How To Transfer Your New GI Bill Benefits To Your Children

by Hank

Now thanks to the new Post 9-11 GI Bill, you may be able to transfer your educational benefits to your children or another family member if you meet certain criteria. The Montgomery GI Bill has been credited with making college affordable since 1944 to millions of Americans. It is without a doubt one of the most popular and successful government education programs in America’s history. And, now the program has gotten even better thanks to upgrades from Congress.

What Benefits Does The Post 9-11 GI Bill Provide?

The new Post 9-11 GI Bill provides financial support for education and housing to members of the military who have served on or after September 11, 2001 and received an honorable discharge. The Post 9-11 GI Bill covers tuition for graduate degrees, undergraduate degrees, and approved vocational and technical training. The Post 9-11 GI Bill will pay a service member’s tuition up to the highest in-state tuition rate charged by a public college in the state where the member’s school is located. The law also provides recipients with a monthly housing allowance based on what an E-5 with dependents would make that the same location of the school. There is also an annual books and supplies allowance of $1,000 that is paid as well.

Who Is Eligible To Receive Post 9-11 GI Bill Benefits?

The Post 9-11 GI Bill provides financial support for education and housing to members of the military who have served at least 90 days of service on or after September 11, 2001. Individuals can also qualify for the benefit if they were discharged with a service-connected disability after 30 days of service in the military. Military members must have received an honorable discharge to be eligible for the Post 9-11 GI Bill benefits.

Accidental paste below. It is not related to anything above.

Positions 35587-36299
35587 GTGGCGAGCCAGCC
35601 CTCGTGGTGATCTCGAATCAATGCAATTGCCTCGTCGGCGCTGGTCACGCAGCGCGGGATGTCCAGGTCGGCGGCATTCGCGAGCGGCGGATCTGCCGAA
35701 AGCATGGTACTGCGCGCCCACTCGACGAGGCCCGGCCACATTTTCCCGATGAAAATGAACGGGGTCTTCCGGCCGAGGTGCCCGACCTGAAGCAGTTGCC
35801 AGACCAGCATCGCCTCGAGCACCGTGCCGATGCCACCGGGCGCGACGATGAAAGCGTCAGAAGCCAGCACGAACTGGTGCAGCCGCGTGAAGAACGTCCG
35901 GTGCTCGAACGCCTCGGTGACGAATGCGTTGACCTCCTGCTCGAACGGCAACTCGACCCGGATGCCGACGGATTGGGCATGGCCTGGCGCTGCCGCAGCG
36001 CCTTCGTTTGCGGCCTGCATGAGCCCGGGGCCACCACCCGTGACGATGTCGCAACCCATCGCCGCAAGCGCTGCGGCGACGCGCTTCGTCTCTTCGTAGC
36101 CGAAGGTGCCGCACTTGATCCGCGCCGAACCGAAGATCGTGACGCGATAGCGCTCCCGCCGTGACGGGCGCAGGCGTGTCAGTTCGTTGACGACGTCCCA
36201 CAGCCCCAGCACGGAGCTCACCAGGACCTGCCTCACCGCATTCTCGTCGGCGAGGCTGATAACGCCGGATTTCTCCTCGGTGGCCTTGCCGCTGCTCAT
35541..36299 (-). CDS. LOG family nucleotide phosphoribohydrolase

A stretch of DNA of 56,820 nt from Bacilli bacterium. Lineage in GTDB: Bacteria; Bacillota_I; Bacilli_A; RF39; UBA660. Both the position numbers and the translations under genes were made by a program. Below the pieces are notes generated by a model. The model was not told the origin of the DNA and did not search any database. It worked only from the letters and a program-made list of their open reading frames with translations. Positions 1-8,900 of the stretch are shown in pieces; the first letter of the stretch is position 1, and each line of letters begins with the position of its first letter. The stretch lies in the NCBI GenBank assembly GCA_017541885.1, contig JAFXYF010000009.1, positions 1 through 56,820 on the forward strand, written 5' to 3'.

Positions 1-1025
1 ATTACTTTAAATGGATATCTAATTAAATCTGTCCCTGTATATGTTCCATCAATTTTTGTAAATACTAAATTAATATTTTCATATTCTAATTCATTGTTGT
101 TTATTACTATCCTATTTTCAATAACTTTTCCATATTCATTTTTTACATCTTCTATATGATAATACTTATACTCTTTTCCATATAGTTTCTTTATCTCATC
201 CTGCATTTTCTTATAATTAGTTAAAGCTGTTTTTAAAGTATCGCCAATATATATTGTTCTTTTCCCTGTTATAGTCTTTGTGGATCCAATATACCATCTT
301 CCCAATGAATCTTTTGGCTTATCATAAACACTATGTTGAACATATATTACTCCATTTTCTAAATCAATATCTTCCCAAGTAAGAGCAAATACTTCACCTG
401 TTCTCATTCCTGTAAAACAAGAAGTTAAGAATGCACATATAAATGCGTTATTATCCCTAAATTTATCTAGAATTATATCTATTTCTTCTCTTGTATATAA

Who Is Eligible To Receive Transferred Post 9-11 GI Bill Benefits?

A current member of the military can transfer his or her Post 9-11 GI Bill benefits to several members of his or her family. The military member can transfer educational benefits to a spouse, one or more children, or another family member who is enrolled in the Defense Eligibility Enrollment Reporting System (DEERS). The member of the military can also elect to transfer a mixture of the benefits to the people listed above. For example, the member of the military can split the benefits between a spouse and his or her children.

Beware Of Added Service Obligation For Transferring GI Bill Benefits

Any current member of the military can elect to transfer his or her Post 9-11 GI Bill benefits to a spouse or child, but the military member must meet certain criteria. The service member must have at least six years of service in the military and agree to continue serving for an additional four years. If the member of the military has completed at least ten years of military service, then there is not additional service obligation that is added to his or her military contract. There are several other service obligation requirements as members of the military approach retirement age and want to transfer their GI Bill benefits to a family member. Those members of the military close to retirement should consult the requirements on the Department of Veterans Affairs website.

How To Apply And Transfer Post 9-11 GI Bill Benefits

In order to apply to transfer your Post 9-11 GI Bill benefits, the member of the military must first go to the DOD’s transferability application website to determine if your dependents are eligible to receive the transferred benefits. This website is only available to current members of the military. Upon approval, family members may apply to use transferred Post 9-11 GI Bill benefits with the Department of Veterans Affairs by completing VA Form 22-1990e.

The goal of the Post 9-11 GI Bill and the ability to transfer beneifts to dependents is to keep mid-career members of the military in the services. That is why there is a minimum service requirement and why transferring benefits requires military members to incur more service time in many instances. The Montgomery GI Bill has helped millions go to school over the course of the past seven decades. The new Post 9-11 GI Bill allows members of the military to share this great benefit with family members and has the ability to drive a new level of college education in America.

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